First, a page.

If you saved up enough dollars to get to the cinema this summer you may have been lucky enough to catch the sexed-up big screen adaptation of classic cartoon G.I. Jo. If you enjoyed the movie then you might be tempted to flirt with G. I. Joe: Rise of the Cobra for Wii. The game continues on from the story of the movie, this is a plus point as most movie tie-ins simply attempt to relive the story of the film while shoe-horning in “Collect the Bugs” missions.
As the adventures spill out onto the Wii, you will take control of sixteen characters from the franchise (12 Joes and 4 Cobras) as you deal with the aftermath of the film’s story. You will travel the world, including Egypt, a rainforest and the North Pole, in the pursuit of justice and really big explosions.
I think we all know by now that graphics have never been the Wii’s strength, and normally that’s not a problem. But the most striking thing that leaps out of Rise of the Cobra is the rather amateur look to the game. The words ‘PS1 era’ leap up the throat and promise to make a full assault on the teeth. That might seem a bit harsh as some of the environments look pretty in a basic kind of way, but the whole style comes across as fairly old school. It’s a run ‘n’ gun shooter in a 3D environment, like a modern Ikari Warriors or Commando or something. It’s not all 20th Century though – like in Halo, you can hop into tanks and punish your enemies, and like Gears of War, you can take cover and roll around like you’re some kind of bloody hedgehog. Of course, neither of these elements are incorporated or used as creatively as they are in the games the ideas originally come from.
While G. I. Joe makes some attempts to be interesting, the action stays at a consistent flatline through the hours of warfare available. The camera, which thinks that it’s being helpful by flying around like a Zelda fairy, can trip you up at times, making the vehicles troublesome to drive and setting you up for attacks from Cobra soldiers.
I could criticise G. I. Joe for a lack of originality, but there are so many war games piling up these days, all of them treading on each other’s toes and pick-pocketing ideas, that picking this one out is unfair. The problem here is not a lack of new ideas; what did you expect from a movie tie-in? It’s the poor implementation of the ideas that it has. I wouldn’t have cared if Double Helix Games had given us a cartoony clone of Gears of War if only they had managed to code the ‘cover’ element properly. The same applies to Halo, or CoD, or anything else that they looked at for inspiration. As it is, the controls are unwell and inconsistent, and even something as simple as the auto-aiming system is buggy and doesn’t help you out in the blur of battle. Very little works, and when it does, the outcome is average.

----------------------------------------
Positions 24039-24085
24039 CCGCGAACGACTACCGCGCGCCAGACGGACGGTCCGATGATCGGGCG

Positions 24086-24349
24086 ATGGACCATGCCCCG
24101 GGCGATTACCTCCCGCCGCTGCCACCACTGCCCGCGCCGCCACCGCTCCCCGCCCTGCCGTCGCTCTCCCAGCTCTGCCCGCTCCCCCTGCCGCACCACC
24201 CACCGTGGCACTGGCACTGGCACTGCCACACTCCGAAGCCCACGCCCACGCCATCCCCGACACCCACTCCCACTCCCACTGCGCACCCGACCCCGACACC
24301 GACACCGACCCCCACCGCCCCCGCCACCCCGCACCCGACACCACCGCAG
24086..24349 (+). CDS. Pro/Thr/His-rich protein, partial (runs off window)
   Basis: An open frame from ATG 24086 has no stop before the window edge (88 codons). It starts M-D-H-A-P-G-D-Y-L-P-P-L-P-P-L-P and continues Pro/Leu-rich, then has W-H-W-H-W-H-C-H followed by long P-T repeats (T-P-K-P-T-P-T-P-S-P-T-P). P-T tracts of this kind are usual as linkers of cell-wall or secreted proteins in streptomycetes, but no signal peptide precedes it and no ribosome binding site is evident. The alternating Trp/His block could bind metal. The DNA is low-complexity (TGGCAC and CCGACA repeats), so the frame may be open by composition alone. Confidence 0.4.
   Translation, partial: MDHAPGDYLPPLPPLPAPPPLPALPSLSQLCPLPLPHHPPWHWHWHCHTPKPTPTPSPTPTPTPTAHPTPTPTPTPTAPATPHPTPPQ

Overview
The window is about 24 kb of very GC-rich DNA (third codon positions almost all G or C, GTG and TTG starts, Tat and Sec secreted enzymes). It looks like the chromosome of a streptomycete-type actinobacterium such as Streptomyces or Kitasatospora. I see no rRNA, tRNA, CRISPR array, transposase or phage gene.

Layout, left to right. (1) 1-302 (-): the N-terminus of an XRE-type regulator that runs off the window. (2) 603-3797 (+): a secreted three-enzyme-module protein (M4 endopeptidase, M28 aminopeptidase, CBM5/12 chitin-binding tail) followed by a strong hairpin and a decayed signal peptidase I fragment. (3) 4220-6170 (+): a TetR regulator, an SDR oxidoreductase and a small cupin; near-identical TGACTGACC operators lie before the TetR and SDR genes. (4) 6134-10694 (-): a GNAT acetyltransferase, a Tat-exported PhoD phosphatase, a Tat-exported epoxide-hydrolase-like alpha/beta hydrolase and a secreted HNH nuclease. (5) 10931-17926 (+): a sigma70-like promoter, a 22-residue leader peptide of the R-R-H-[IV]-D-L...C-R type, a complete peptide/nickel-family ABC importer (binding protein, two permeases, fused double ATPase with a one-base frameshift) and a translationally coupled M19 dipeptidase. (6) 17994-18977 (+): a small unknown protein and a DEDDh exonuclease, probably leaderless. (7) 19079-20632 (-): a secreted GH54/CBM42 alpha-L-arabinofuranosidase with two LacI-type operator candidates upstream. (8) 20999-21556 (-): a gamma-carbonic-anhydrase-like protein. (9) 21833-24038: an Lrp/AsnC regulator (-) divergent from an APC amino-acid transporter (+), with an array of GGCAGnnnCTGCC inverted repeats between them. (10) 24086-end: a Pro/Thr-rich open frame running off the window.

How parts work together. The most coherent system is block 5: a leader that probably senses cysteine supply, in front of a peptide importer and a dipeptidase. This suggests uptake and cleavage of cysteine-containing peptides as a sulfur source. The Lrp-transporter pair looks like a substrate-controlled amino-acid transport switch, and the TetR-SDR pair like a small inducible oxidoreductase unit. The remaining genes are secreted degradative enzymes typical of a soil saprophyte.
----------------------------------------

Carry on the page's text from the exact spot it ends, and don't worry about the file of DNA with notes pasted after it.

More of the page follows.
The story, if such things interest you, plods along via passable voice acting. I can’t see anyone really being “into” G. I. Joe (or Action Force, for that matter) enough to buy this game based on a story that serves as little more than an excuse for a string of missions and has no bearing on the events of the movie or the franchise in general. The character sprites are small and poor, and the action might hold the interest of a young teenager, if he was actually into the film and knew the characters’ names off by heart. A lowly 4 out of 10 for this one.
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